A series of poems exploring the experience of indentured labourers in Natal - “the shacks they lived in were called ‘lines’; they were given salted, dried fish to eat along with dhal and rice. Men and women left their children back in India intending to go back. Unfortunately, five year contracts working the cane fields or railway building was a long time. - Francine Simon Cloths They say that when I was being born my mother’s blood soaked every cloth in the house like kala pani who brought us here blood begat blood finally when I crawled out screaming and plump my mother was dead while someone washed me someone else went outside to bury the cloths in a deep hole there was no point in washing them they say Examination Child, why do you stand on the docks with your father waiting in that line for examination? Do you know you have left your birthright behind to the white devils? I have followed you here my hand in your left hand listening when he says this land is not ours our green rolling hills our temples our rain… Can you see me? I uncover my head and embrace you I ask why your father is taking my ashes across such dark water to another land… why? When the doctor asks your father why we are leaving My husband only points to his stomach then his mouth as I cry out, Please! Please! Leave me here! The hut How easy would it be to cut your throat with the cane knife they gave me Beat your head with rack or shovel until you crack like a soft shell against coral reef I would litter those pieces among the shards on every beach and throw them into kala pani to be loose of you ∇ You spit out my seed like a mamba spitting venom wipe the edge of your mouth your head turned to stare at the axe in its corner before you get up to go outside and find the stream nearby so you can gag and spew my venom in fresh damp earth I wait back in the hut with the promised amount of salt fish while your husband visits our white master to ask for a house without us ∇ Two men live in the hut with us but my husband he cannot get us two a house no white yes the men offer food and cloth but I must hold them let them touch their four hands at a time these two strangers these men begin to live inside my mouth and my husband he can only look from afar then lay down with me with the same nipples between his lips waiting to put that axe in the back of my head Offering Anina, she stood at the edge of the ship salt sprayed her cheeks the moon was gone the ocean begged & pleaded she had to do it she must this was easier than the knife in the captain’s cabin when he said he wanted to see if her vulva looked like the sun the wind lifted her hair straight up she could hear moans below deck of home home home climbing up she jumped knowing that offering herself to kala pani was much easier Salt I am seated in front of a hunk of pink & white salt I am pink & white my mother is there everyone saying and? How you? not remembering & forgetting her death only I remember she sits next to me points to the salt this is your husband I turn away look down my stomach is a moonless crater I am holding an infant trying to suckle when my mother says it’s a boy and smiles Dry-fish howl in the L I N E S light after water fish without head salt and more salt a tightening... a hook! where is my son?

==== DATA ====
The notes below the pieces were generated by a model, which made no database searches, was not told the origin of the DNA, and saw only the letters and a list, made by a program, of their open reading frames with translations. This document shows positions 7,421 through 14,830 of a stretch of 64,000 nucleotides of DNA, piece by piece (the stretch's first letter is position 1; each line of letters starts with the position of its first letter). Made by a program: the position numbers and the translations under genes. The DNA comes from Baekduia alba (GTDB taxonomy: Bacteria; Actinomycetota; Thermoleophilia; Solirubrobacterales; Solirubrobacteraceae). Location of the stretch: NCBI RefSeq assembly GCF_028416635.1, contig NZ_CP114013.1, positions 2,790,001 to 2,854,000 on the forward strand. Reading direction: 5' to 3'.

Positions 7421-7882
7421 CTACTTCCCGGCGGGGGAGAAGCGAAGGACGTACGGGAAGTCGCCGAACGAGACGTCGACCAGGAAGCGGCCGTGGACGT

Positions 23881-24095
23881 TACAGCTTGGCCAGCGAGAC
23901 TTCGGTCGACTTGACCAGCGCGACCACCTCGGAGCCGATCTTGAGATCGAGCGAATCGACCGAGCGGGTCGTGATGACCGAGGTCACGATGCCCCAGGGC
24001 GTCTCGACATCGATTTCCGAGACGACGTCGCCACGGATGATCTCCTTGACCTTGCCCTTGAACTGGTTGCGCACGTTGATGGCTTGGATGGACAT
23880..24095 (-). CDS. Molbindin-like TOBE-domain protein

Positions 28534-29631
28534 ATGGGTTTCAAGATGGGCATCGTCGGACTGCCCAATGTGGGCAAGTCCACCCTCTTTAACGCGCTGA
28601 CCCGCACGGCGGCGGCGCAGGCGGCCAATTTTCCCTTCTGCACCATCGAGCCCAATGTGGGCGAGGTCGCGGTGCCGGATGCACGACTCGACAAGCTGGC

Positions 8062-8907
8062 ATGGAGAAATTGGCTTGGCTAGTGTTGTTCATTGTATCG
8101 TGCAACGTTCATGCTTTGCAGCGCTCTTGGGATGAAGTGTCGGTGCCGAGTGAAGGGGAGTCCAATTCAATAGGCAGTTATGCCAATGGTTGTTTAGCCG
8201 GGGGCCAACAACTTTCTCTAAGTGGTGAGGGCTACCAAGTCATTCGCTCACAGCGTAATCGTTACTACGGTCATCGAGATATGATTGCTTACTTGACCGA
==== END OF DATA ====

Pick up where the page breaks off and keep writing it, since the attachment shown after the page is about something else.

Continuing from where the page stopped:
About the Author:
Francine Simon was born in 1990 in Durban to Indian Catholic parents. She completed her doctorate in English Studies at Stellenbosch University in 2018. Her poems have been published in both South African and international literary journals and magazines. Her debut collection of poetry, Thungachi, lauched in 2017. Her poem, ‘Nanni-ma’, won the DALRO Poetry Prize. SHARK (her chapbook) was released in 2019. She lives in Bolzano, Italy.